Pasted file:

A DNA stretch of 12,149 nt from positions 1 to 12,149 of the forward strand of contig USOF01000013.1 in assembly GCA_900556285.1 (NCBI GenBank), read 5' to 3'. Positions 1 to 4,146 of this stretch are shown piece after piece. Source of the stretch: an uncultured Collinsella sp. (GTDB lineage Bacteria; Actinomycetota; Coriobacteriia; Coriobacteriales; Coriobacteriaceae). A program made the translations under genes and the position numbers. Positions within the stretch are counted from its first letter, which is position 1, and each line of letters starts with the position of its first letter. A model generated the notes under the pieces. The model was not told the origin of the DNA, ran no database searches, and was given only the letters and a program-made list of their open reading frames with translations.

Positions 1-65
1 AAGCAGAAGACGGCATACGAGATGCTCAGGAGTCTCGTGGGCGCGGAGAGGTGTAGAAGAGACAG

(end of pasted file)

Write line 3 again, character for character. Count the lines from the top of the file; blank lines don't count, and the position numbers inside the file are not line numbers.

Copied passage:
1 AAGCAGAAGACGGCATACGAGATGCTCAGGAGTCTCGTGGGCGCGGAGAGGTGTAGAAGAGACAG